The word “foreclosure” is one of the few words that causes more people to cringe than the word “bankruptcy.” A foreclosure first enters someone’s mind when he or she receives an Act 6/91 Notice, or the sheriff stops at his or her door to serve a foreclosure complaint. We often receive calls when one of the two things mentioned above happens because people want to know how long they have to live in the property before the bank takes the house and everything inside. If you just received a demand letter, notice, or you were served with a complaint, a foreclosure is not going to occur for several months and you have time to resolve the debt. However, we highly recommend setting up an appointment to review your situation and determining the best course of action.
So How Do I Keep My House?
The first question you should always ask yourself and be prepared to honestly answer is, “how much can I afford to pay per month?” While a bankruptcy, a loan modification, or other workouts are useful tools to get back on track with your payments, there is little benefit to them if you cannot make a payment.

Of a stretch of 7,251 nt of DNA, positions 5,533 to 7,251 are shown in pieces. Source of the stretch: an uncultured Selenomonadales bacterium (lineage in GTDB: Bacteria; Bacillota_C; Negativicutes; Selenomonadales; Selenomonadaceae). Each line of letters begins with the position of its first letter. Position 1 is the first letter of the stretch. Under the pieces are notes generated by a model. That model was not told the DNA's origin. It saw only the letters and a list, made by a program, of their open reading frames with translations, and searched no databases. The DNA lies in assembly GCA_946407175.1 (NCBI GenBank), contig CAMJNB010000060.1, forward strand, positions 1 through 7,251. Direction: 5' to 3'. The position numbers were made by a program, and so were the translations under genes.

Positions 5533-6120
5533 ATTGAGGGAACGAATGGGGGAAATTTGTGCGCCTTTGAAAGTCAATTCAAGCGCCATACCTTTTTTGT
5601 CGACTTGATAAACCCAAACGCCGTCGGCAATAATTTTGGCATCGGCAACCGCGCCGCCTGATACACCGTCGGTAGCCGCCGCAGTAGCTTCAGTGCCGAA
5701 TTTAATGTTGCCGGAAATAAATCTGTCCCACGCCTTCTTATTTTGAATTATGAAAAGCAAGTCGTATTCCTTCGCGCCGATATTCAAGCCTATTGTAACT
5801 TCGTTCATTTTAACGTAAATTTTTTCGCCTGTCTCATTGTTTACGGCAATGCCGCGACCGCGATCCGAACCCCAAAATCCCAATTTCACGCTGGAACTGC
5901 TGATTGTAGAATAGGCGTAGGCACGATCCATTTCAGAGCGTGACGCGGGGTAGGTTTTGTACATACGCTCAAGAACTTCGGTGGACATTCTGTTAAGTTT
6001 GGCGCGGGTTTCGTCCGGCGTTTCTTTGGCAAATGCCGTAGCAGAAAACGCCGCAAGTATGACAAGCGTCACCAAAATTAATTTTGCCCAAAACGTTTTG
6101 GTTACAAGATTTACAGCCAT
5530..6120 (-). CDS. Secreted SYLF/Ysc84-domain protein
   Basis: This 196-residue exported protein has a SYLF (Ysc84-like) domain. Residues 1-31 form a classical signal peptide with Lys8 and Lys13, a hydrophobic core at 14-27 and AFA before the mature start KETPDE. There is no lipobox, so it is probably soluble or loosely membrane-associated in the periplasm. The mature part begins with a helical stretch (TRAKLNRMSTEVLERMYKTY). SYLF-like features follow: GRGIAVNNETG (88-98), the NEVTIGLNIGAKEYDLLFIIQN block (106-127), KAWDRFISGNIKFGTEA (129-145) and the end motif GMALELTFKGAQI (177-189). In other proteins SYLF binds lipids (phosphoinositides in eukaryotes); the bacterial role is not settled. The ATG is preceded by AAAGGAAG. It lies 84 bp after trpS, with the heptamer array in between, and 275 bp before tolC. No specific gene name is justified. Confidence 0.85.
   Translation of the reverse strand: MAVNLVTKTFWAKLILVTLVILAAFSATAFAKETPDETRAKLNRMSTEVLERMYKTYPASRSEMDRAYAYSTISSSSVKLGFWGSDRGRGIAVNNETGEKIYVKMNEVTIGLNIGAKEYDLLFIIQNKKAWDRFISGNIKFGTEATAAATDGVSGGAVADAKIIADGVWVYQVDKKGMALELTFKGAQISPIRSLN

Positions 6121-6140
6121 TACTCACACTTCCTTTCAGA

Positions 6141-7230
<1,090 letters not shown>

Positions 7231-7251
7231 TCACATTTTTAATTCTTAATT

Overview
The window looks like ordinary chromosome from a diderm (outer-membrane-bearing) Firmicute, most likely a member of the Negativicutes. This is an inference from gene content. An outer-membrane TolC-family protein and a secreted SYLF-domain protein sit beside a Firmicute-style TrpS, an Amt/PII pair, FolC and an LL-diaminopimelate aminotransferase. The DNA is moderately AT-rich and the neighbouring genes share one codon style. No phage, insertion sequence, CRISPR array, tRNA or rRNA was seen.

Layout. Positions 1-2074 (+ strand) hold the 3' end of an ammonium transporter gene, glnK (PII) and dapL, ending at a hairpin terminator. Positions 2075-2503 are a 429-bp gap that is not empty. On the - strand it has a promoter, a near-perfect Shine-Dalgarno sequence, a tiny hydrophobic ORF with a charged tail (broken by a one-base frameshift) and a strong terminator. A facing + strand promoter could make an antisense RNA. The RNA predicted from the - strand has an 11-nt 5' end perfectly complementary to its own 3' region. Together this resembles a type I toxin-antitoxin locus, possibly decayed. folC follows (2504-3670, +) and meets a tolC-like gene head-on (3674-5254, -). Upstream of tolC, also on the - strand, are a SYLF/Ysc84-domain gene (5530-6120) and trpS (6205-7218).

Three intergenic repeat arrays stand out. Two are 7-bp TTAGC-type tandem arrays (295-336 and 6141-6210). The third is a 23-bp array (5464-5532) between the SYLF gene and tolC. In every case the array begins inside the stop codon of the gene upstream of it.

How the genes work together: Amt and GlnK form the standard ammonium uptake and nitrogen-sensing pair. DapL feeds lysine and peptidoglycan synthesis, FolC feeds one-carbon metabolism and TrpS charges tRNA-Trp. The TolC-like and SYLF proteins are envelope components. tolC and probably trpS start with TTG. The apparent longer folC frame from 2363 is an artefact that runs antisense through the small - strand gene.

If you file a bankruptcy, an “automatic stay” is immediately created at the moment your bankruptcy petition is filed. This means that creditors that are calling you, sending you letters, or suing you must stop. This also applies to a foreclosure. If the bankruptcy is filed before the sale of the property, the sale is “stayed” and cannot occur unless permitted by the Bankruptcy Court or Bankruptcy Code.
If you file a bankruptcy in order to stop a sheriff sale, you will most likely file a chapter 13 bankruptcy. A chapter 13 bankruptcy provides you with the opportunity to payback the arrearage on your mortgage over the course of a 3-5 year monthly payment plan. The amount you must pay per month is calculated by your disposable income (income minus expenses). Under a chapter 13 plan, you have the opportunity to include other debts into the plan, such as car payments, taxes, and domestic support obligations. At the end of the payment plan, you would then receive a discharge of all dischargeable debts, including unsecured creditors such as credit cards, medical bills, and personal loans.